|This page is related to Summer of Code 2011|
|See the list of Summer of Code 2011 Ideas|
|This is a Summer of Code 2011 student page|
Zaroth - Multiplayer Improvements
Since the idea with Simple content manager may turn out to be redundant, I turned my attention to SoC_Ideas_Multiplayer_Improvements_2011. This is a bunch of smaller projects with the common theme of improving multiplayer rather than one big project.
Description of my vision of these improvements can be found here: Zaroth Multiplayer Improvements
Zaroth - Simple Content Manager
I plan on writing a Qt (preferably PyQt) tool used to simplify and provide a layer of abstraction for common VCSes, as described here: SoC Ideas Simple Content Manager
Description of my proposal on how to tackle this project can be found here: Zaroth Simple Content Manager
1.1) Write a small introduction to yourself.
Hello! I'm Łukasz and if you seriously want to read through whole this long questionnaire and my answers to it, you'll probably get to know me and my tastes quite well. I hope I will be able to meet and get to know you as well. Nice to meet you!
1.2) State your preferred email address.
1.3) If you have chosen a nick for IRC and Wesnoth forums, what is it?
1.4) Why do you want to participate in summer of code?
Most of my reasons for joining GSoC at Wesnoth community are already listed in answers to questions 4.3 and 4.6. As for my reasons not related to the project's specifics and the will to become a more active member of Wesnoth community... What can I say? Recognizability of Google Summer of Code participants among Polish employers? Fun and satisfaction that I can have designing a nice and useful UI? All of them, probably.
1.5) What are you studying, subject, level and school?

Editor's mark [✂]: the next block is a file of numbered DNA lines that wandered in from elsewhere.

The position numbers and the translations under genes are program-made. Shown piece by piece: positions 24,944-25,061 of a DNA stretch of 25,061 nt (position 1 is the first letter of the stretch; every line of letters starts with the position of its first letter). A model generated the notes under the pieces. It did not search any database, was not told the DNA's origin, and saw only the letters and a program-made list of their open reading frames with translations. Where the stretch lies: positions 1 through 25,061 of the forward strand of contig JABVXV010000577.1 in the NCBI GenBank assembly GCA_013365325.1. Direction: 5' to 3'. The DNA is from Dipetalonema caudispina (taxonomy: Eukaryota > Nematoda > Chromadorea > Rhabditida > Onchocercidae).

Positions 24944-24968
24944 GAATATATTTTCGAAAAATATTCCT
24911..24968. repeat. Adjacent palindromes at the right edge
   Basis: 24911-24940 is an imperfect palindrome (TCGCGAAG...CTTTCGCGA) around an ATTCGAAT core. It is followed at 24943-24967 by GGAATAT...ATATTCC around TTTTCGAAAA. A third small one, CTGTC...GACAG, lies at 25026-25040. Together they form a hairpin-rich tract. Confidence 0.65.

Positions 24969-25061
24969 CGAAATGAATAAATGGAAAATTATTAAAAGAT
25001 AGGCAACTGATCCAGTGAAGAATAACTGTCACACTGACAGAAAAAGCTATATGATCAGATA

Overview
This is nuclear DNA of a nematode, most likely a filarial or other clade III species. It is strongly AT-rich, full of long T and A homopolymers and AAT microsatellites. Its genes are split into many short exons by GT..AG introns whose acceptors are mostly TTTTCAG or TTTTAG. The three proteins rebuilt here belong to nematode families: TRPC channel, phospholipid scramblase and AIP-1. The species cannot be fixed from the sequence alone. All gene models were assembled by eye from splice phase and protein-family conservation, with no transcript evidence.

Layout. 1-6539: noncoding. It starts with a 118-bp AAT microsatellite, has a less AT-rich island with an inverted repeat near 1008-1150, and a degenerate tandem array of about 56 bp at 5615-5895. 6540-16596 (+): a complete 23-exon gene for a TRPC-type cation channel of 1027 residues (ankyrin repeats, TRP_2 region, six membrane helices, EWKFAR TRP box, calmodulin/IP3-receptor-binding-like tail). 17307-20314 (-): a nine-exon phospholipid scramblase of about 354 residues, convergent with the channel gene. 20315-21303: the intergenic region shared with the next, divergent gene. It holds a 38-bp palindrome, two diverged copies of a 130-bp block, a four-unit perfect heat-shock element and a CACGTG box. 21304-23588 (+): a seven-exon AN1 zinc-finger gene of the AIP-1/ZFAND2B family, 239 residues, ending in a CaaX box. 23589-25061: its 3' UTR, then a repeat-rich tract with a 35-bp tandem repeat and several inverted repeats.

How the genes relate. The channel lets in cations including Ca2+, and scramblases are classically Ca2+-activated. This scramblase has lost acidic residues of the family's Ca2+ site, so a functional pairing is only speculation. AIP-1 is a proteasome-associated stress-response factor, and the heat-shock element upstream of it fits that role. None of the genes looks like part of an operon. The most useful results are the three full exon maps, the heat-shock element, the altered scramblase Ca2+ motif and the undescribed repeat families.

Electrical Engineering and Telecommunication, 6th semester (I'm writing my bachelor's thesis in 7th - that is, winter semester 2011/2012), Warsaw University of Technology. Currently at a year-long (until Sep 2011) student exchange at Technische Universität München, Germany.
1.6) What country are you from, at what time are you most likely to be able to join IRC?
Right now I live in Germany, and I will probably be on IRC anywhere between 5:30 and 22:00 GMT (although certainly not active all of the specified time) from Monday to Friday. Since I like to make trips on weekends, I may be mostly not available during them.
1.7) Do you have other commitments for the summer period ? Do you plan to take any vacations ? If yes, when.
In answer to question 4.4 I wrote a more elaborate answer for that. But in short: my exam period is in August, except that I plan no vacation.
2.1) What programs/software have you worked on before?
Aside from university projects, not too much. My two internships so far concerned mostly robotics / cognitivistic stuff (mostly Matlab/C++), so there are not many things to show that are very relevant to this proposal.
Except maybe for this little tool that I quickly wrote using Python, PyQt and sqlite - our team needed a tool which would help some not tech-savvy people get the images with desired properties from the IAPS database. It took only a bit shorter than a week, but long enough for me to fell in love with simplicity of the tools I used. Therefore, I would gladly use them again in this project and further develop my skills in this area.
I also got accepted a small patch to Wesnoth, but that was long ago and under a different nick, so I don't consider it very relevant. I started submitting patches right now, however, and already some got accepted (see 2.6)
2.2) Have you developed software in a team environment before? (As opposed to hacking on something on your own)